Understandably lamented by series fatigue, this movie has been thoroughly shredded by critics. But audience affection for these adventures is still strong, evident in the film’s grossing of over 500 million dollars globally as of this writing. As a piece of film for anyone with a critical eye, Dead Men Tell No Tales doesn’t offer much new; there are cursed ghost pirates, there’s an adventure to break said curse. But what can’t be denied is that this movie advances the series of Pirates quite well to it’s inevitable slogged finish some years from now, tying to the core story of the series far better than previous films.
Series fatigue aside, the film’s strength lies on the performances of Johnny Depp (Jack Sparrow) and Geoffrey Rush (Captain Barbossa), much as the first film did. This return to a focus on the star performances of these grand pirates is much welcomed to the previous adaption, Stranger Tides, which although included Depp, felt aimless and forgetful. My theory is that to advance the story as they had in Dead Men, Stranger Tides was used as a filler to help pass time to avoid whiplash in certain aspects between the previous films (and lets face it, to make more money). Perhaps the greatest rooting addition that Dead Men adds is somewhat of an origin story for much of the legendary Jack Sparrow.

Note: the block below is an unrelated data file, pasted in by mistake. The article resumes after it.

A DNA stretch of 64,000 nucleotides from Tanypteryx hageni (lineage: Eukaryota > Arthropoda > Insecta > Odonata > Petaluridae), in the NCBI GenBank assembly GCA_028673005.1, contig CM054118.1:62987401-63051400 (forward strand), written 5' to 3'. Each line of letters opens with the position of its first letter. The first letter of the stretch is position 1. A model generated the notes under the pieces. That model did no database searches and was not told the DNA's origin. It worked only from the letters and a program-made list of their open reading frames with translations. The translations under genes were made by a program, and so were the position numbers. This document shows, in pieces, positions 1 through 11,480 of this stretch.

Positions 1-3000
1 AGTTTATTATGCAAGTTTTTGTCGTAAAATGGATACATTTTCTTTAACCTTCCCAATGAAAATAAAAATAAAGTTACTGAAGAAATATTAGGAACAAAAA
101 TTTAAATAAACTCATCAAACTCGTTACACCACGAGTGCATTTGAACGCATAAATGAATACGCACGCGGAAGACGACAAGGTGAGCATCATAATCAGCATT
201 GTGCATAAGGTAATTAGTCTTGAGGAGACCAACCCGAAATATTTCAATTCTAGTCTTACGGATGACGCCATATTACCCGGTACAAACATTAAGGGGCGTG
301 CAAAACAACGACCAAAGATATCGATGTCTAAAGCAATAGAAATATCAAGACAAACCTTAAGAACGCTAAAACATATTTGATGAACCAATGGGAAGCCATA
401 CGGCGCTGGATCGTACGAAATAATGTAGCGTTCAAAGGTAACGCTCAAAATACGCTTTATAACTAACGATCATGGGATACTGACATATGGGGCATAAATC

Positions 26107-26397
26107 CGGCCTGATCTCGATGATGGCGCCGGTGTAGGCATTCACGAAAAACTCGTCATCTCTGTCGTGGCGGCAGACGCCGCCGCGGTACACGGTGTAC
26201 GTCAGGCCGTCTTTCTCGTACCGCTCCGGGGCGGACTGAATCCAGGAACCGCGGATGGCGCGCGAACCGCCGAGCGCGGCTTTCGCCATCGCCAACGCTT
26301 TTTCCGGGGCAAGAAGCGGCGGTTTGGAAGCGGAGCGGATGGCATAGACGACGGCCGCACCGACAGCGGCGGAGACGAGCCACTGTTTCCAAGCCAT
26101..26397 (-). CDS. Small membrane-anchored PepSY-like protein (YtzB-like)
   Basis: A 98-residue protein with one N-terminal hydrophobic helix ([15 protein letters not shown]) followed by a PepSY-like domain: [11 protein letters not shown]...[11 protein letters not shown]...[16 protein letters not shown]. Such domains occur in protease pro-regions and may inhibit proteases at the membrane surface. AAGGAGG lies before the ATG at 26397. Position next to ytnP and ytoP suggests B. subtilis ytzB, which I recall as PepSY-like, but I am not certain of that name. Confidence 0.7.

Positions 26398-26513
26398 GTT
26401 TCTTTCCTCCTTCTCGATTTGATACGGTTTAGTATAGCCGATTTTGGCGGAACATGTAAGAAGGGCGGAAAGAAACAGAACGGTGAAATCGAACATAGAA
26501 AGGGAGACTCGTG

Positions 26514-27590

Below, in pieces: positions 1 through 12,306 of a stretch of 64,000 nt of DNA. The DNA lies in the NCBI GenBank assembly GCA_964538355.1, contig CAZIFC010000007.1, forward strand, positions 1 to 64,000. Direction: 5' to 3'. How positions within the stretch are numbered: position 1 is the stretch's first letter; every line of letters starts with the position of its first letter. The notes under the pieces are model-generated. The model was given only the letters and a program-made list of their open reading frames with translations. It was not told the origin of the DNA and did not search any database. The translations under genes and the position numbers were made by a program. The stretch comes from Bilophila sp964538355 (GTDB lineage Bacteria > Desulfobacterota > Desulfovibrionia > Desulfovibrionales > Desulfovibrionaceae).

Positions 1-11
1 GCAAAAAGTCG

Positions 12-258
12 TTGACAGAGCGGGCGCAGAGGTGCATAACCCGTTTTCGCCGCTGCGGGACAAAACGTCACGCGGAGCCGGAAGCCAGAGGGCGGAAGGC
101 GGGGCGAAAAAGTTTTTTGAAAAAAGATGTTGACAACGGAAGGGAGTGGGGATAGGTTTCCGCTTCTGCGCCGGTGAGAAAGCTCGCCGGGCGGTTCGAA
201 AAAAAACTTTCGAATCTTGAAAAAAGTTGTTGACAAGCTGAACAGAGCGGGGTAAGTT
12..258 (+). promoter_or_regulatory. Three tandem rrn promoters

For cinema critics, this adaptation still does no justice to the original film which made such a splash, but dammit if you aren’t satisfied watching an infinite adventure with Jack Sparrow, then you’re taking film far too seriously too often. The Pirates series should be taken as it is: fun. And this movie perfectly illustrates that as the best movie after The Curse of the Black Pearl.